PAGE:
I had two academic passions. Mathematics, and French literature. I know, a bit schizo right? Backing up, I had only applied to two colleges. Brown University, and the United States Naval Academy. Not exactly sister schools. I was accepted for admission by both. Navy was an efficient path to having the Government pay for my fuel to fly jets. The easiest way to boil down the decision is to say that I didn’t want to be told when to brush my teeth or cut my hair.

I really liked math. But I was used to being the best thinker in math class. Not anymore. Not at Brown. As the leaves turned to reds and golds the fall semester of my junior year, I enrolled in two upper‑level math classes. Differential Geometry and Topology conspired to shunt me away from my handful of exceptionally bright classmates into the dunce’s corner of Euclid fans.

I adored French literature. When I opened a French book, I fell ass over teakettle into imaginary worlds two steps removed from waking, Anglophone life. Seventeenth century, nineteenth, twentieth…didn’t matter. A dreamer is freer in a second language. (Samuel Beckett, though Irish, wrote much of his best stuff in French.)

A description of my two majors as “bipolar” isn’t silly. Math: practical, precise, proven to be helpful in a world of men and money. French Lit: navel‑gazing, or escapist. Or else super‑serious Absurdism.

Not long before I was to graduate from Brown, I got ambushed picking up a girlfriend in New York City for one of our early dates. The whole clan was there in her parents’ Upper East‑Side apartment to size up the new tribeless boyfriend. Some had driven in from halfway out on Long Island. As I stepped through the front door, my date’s aunt fired point‑blank: “What are you gonna do with a degree in math and French literatchuh?”

So here’s the second, more complicated way to look at my meltdown: I was disintegrating, right down to my core. I wanted to continue to pursue math, I loved it. But it was becoming clear that I sucked. I also wanted to pursue French Lit, I loved it, but Aunt Mary‑Bette was right to ask. What, exactly, would I do with a degree in French literature?

I used to cling to the absolution that came with putting all my struggles down to bad luck, to a body playing mean tricks on me, and to a trendy diagnosis. However, I now believe that my mind—or perhaps my Soul—made sure I didn’t miss the invitation to see that I might be barking in the middle of a forest of hollow trees.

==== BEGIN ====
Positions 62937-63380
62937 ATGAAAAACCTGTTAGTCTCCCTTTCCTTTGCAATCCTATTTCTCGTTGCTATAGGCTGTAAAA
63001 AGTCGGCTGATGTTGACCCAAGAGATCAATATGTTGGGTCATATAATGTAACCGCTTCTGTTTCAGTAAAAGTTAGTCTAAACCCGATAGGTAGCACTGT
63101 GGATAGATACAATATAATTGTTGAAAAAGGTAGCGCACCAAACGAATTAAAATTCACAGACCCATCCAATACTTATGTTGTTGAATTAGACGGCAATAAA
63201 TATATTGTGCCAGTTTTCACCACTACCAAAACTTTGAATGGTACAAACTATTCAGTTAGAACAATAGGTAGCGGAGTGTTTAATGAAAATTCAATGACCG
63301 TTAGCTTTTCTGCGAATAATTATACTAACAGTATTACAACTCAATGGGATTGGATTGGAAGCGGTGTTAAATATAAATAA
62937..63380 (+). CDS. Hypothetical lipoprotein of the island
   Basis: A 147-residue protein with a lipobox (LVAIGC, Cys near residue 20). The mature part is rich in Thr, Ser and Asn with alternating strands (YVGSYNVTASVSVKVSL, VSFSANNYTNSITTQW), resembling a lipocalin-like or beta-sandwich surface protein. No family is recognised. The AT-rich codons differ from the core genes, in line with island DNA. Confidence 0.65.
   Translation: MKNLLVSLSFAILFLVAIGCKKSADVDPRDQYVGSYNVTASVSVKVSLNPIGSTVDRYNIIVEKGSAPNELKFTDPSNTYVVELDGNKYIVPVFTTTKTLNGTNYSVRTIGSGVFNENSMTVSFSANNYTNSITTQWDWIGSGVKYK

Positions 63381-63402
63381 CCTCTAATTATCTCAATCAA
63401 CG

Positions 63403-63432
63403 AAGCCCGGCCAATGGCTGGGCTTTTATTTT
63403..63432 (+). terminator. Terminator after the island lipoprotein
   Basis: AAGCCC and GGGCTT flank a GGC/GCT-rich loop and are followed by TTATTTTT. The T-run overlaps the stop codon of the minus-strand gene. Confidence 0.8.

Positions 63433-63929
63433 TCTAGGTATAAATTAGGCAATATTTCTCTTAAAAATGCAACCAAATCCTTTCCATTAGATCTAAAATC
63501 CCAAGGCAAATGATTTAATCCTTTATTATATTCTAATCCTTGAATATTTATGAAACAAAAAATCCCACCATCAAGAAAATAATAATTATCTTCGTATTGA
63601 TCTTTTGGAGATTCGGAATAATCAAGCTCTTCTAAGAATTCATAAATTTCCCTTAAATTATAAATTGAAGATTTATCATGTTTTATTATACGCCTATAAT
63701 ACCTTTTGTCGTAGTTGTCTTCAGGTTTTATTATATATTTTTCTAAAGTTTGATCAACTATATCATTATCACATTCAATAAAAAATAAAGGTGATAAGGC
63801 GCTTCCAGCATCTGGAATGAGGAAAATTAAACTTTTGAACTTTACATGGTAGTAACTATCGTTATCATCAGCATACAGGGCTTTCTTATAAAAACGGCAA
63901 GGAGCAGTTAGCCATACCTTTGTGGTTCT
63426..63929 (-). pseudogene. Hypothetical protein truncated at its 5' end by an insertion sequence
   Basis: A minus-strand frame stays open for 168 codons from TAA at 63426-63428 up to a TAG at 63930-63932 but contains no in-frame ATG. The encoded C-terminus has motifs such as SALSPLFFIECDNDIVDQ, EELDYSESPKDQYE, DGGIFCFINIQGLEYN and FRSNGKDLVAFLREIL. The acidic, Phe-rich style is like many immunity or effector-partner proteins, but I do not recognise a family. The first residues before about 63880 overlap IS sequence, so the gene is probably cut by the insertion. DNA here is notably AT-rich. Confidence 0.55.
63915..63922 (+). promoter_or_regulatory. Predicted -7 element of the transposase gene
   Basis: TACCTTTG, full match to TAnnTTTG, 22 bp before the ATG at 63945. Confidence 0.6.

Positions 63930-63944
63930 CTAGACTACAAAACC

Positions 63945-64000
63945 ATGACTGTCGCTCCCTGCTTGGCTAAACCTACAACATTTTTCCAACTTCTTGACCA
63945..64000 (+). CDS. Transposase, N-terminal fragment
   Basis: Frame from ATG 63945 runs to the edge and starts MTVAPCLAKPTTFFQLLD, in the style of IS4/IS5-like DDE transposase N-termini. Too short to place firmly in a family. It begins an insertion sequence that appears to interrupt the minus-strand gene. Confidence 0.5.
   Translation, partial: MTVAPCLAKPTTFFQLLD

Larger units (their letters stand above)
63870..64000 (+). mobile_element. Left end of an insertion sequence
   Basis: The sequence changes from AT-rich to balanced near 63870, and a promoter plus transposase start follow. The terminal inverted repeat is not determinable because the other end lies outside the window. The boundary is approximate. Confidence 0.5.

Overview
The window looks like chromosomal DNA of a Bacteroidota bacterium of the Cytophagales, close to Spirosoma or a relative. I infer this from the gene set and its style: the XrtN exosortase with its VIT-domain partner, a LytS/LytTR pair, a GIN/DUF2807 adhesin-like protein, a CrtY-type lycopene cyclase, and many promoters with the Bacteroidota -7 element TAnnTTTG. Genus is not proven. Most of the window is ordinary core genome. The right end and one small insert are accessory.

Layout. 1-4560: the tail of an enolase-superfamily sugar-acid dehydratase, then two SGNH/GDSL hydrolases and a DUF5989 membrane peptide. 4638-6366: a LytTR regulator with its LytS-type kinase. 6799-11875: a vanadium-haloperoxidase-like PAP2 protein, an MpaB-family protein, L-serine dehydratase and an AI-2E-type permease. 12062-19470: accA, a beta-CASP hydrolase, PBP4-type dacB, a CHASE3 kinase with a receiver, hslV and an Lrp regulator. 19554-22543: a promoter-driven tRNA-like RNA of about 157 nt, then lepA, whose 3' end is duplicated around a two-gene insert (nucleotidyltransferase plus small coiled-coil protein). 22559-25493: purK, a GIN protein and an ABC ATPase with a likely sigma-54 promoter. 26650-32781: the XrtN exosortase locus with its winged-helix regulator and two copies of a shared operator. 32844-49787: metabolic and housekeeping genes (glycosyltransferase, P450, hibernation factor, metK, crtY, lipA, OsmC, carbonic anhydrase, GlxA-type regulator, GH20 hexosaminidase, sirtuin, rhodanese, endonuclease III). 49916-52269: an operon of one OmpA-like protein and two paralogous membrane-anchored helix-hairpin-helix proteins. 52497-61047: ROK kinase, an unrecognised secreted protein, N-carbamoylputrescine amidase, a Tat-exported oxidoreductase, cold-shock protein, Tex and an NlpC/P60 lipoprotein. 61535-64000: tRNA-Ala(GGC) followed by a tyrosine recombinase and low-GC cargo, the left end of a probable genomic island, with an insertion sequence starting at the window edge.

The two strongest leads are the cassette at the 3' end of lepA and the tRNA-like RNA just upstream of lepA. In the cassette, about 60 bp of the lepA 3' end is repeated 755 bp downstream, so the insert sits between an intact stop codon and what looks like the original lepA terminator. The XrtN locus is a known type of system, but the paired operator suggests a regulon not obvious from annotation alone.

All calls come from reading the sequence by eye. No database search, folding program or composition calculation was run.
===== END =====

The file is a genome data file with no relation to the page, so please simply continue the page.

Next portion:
Joseph Campbell talks about the seat of the soul being that place where the outer world and one’s inner world meet. My outer and inner worlds were colliding head‑on when I dragged myself to the infirmary with a violent rash. I had midterms the following week, and I was going to fail.

Instead of stepping down, resting, and reflecting, I did the opposite. The second I got off the IV drip, I doubled down on the stress, tripled up on the caffeine, and went for broke on the determination. Then, I cracked.

Did my stress divert all remaining powers from my sanity force field?  Did madness pass into me from a fraternity party sneeze, or maybe the morning dew? Once inside my body, did the insurgents give me a fever, swell my brain, and cause me to lose track of what was real and what wasn’t? Maybe. That’s the chicken theory.

The egg theory is messy. It’s jagged. It has taken me twenty five years to swallow: the arrow points the other direction.

I was in trouble. I was smacked from peacock to feather‑duster when I realized that in the world of math I was barely a guppy in an ocean of white whales. There was no map for passing through magic French doors which led to a roof over my head and food on the table. At least, not a table set with the silver and privilege to which I had become accustomed.

In a world where “what do you do?” and “who are you?” seem to be interchangeable to potential future in‑laws, I couldn’t answer either question. I went insane fighting to keep the ideas of who I was and what I did separate. My mind was well on its way to splitting—which would have shown up soon enough—when my body flinched first with a fever and a rash. A few short weeks later, I played the madman and the fool, got arrested, then locked up to sit still and drool.